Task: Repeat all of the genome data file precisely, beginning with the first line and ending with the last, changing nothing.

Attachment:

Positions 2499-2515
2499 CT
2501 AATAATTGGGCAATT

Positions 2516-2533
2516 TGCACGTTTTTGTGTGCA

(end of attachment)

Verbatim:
Positions 2499-2515
2499 CT
2501 AATAATTGGGCAATT

Positions 2516-2533
2516 TGCACGTTTTTGTGTGCA